PIXLED - F-6 LED VMB - TE-086 A new lift in the firm’s pro series range, the TE-086 is the largest in VMB’s series of telescopic lifts, capable of lifting 300 kilogram’s to a height of 6.5 metres. The new TE-086 now means that the Spanish manufacturer offers 15 different lifting solutions from the Classic, Pro and TL Series of lifters. Like all pro series lifts, the TE-086 includes ALS safety features, is BGV-C1 certified and is available in black or silver finish.


Pixled has announced a partnership with Mitsubishi electric, which will see the lighting manufacturer’s F-6 LED display sold with either with a standard proprietary processor or with the latest generation of a range of Mitsubishi processors. The Pixled F-6 LED enjoyed positive responses at recent expo launches, including PLASA in the UK and LDI in the US, thanks to what the firm describes as a “revolutionary” design with seamless curvability and its status as the brightest 6 millimetre on the market at 4,000 Nits. The Mitsubishi processor options will include multi input HD and

DVI with super resolution technology, MPEG noise reduction and enhanced grey scale processing, which both firms describe as “ideal” for the professional highend rental market. Pixled is quick to point out the F-6’s stand-out features beyond a comparative product - “it utilises the best quality black package SMD’s, robust and solid mechanics, is highly reliable and outputs superb picture quality.” “To unite all these vital elements and achieve the standards of excellence we required, we needed to combine with the best processing, which is now a reality” said Pixled GM Bart Van der Beken.

PRISM - DSCOPE SERIES III SHOWLED – ANIMATION AND VIDEO CURTAIN The new Showled Animation and Video Curtain can be used to render low to medium resolution still images, video loops and flash animations, and is designed with randomly-positioned LEDs to display organic shapes more realistically. According to the manufacturer, it also saves money by requiring fewer LEDs to render an image than a grid pattern - and if one LED is burned out, it’s less noticeable with the random arrangement of LEDs. Also designed for ease of setup and use, a standard 10-by-36-foot Animation and Video Curtain weighs less than 100 pounds. Crews can fold it, wrap it, drape it, use it as a ceiling curtain, or install the video backdrop on a track system. The product comes with its own controller and software, and it’s compatible with most existing media servers and playback devices.

This month see’s the introduction of the world’s first complete audio test system for Bluetooth devices. Prism Sound’s s dScope Series III audio analyser will supports audio streaming directly between test system and Bluetooth device, enabling real-time, closed-loop testing of Bluetooth audio systems. The updated to the dScope series cuts out the traditional methods of Bluetooth device testing by eliminating several analog, digital, electronic and electroacoustic audio test equipment and additional software The dScope Series III test system integrates analog, digital (S/ PDIF and I2S), electronic, electroacoustic and Bluetooth measurement capabilities in a single instrument, eliminating the need for time-consuming signal generation and analysis in external software. With dScope Series III, Bluetooth audio development, compliance testing and manufacturing is now faster and easier than ever before.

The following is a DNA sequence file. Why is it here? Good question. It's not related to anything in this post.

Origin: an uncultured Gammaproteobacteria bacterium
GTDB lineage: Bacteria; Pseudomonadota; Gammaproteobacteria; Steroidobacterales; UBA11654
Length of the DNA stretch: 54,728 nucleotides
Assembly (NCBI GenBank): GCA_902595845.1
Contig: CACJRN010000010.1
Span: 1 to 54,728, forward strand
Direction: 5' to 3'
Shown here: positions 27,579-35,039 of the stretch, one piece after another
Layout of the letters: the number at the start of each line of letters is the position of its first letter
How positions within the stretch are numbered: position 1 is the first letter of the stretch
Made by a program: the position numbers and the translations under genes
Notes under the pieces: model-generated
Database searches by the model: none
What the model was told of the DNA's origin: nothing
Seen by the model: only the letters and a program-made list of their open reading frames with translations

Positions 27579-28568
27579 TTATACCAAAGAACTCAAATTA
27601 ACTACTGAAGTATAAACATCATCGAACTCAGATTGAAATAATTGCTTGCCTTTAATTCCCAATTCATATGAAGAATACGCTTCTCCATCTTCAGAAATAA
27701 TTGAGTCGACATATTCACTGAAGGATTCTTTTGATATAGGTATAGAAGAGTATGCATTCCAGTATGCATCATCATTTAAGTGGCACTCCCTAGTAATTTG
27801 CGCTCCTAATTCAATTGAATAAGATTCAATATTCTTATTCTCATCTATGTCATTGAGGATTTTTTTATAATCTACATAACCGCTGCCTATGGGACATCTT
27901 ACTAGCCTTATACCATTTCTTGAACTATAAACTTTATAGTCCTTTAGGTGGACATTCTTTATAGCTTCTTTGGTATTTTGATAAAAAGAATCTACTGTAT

CHAUVET – COLORADO 1 IP According to Chauvet, the COLORado was born out of the firm’s experience in outdoor events and installations and the evolution of technology. Designed for the harshest environments, it features a total of 42 bright and powerful RGBW LEDs and is ideal for installations as broad as festivals, to outdoor signage to nightclubs.

It features a 3, 4, 5, 6, or 11-channel RGBW LED wash light, offers RGBW colour mixing with or without DMX control, includes colour temperature presets (3,200 ~ 10,000 K) and built-in automated programs via master/slave and DMX, as well as allowing users to operate five distinct dimming curves.

WorxAudio Technologies has introduced the TrueLine V5 Ultra-Compact Line Array, a high-performance loudspeaker system that, thanks to its compact size, is ideal for use in fixed installations, as a portable loudspeaker system for corporate AV, and front fill applications. Like all loudspeakers systems in the WorxAudio TrueLine Series, the transducer complement in the V5 is top notch, according to the firm. It incorporates a medium format 1-inch exit compression driver coupled to a stabilised, proprietary FlatWave Former (wave shaping device) that delivers clear,